Rubber Expansion Joints
Rubber Bellows & Expansion Joints
A Rubber Expansion Joint is flexible connector fabricated of natural or synthetic elastomers, fluoroplastics and fabrics and, if necessary, metallic reinforcements used to absorb movements in a piping system while containing pressure and a medium running through it.
Reduced fatigue factor
Given the inherent characteristics of natural and synthetic elastomers, they are not subject to fatigue breakdown or embrittlement and prevent any electrolytic action because of the steel-rubber interface of joints and mating flanges.
Extraordinary resistance to abrasion and corrosion
A wide variety of natural, synthetic and special purpose elastomers and fabrics are available to the industry. Materials are treated and combined to meet a wide range of practical pressure/temperature operating conditions, corrosive attack, abrasion and erosion. See table of materials.
Minimal face-to-face dimensions while absorbing large movements
With a minimal face to face length the Rubber Expansion Joints provide superior movement capability in axial compression, axial extension, and lateral deflection, as well as in the angular and torsional direction.
Low Spring Rates due to inherent flexibility of rubber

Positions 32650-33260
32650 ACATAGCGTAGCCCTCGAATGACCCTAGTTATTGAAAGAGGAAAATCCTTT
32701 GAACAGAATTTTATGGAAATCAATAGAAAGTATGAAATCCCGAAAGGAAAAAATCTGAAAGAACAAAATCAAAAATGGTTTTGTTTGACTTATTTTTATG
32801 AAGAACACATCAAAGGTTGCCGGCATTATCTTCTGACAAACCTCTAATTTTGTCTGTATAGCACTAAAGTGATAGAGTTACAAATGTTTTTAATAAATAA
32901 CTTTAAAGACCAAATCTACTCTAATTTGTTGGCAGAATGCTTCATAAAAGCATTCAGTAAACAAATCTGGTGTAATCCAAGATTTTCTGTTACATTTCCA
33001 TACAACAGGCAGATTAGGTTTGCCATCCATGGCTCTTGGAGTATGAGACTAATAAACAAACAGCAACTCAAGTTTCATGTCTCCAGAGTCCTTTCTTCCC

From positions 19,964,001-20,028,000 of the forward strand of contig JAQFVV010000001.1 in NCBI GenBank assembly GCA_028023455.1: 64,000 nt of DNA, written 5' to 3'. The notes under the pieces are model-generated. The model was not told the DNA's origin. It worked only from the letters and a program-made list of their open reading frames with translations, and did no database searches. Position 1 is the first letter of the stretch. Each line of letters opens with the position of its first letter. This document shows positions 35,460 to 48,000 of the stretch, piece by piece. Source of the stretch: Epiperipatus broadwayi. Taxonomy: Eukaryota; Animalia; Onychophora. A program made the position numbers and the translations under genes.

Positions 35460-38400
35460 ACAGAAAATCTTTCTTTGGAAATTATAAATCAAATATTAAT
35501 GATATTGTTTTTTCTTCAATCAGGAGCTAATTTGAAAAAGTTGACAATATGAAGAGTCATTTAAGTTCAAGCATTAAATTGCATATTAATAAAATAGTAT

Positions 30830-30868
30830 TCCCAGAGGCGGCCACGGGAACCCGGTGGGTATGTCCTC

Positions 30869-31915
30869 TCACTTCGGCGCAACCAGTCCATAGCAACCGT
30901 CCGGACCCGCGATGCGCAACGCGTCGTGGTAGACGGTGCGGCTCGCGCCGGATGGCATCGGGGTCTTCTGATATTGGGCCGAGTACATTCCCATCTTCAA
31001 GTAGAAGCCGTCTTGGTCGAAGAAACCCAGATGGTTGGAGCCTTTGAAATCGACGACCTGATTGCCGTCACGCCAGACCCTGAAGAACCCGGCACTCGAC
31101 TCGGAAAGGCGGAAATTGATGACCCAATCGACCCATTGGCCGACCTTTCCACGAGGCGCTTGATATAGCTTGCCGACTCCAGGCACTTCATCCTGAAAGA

The inherent flexibility of rubber expansion joints permits almost unlimited flexing to recover from imposed movements, requiring relatively less force to move, thus preventing damage to motive equipment.
No gaskets required for installation
Elastomeric expansion joints are supplied with flanges of vulcanized rubber and fabric integrated with the tube, making the use of gaskets unnecessary in most of the applications. Check assembly instructions before installation.
Rubber Expansion joints are relatively light in weight, contributing to lower installation labour costs.
Reduced Heat Loss
Rubber expansion joints reduce heat loss, giving long maintenance-free service.
Metal Expansion Joints
Rubber Expansion Joints
Three basic movements can be absorbed by an Expansion Joint
Axial Movement is the change in dimensional length of the bellows from its free length in a direction parallel to its longitudinal axis.
Angular Movement is the rotational displacement of the longitudinal axis of the bellows toward a point of rotation.
Lateral Movement is the relative displacement of one end of the bellows to the other end in a direction perpendicular to its longitudinal axis.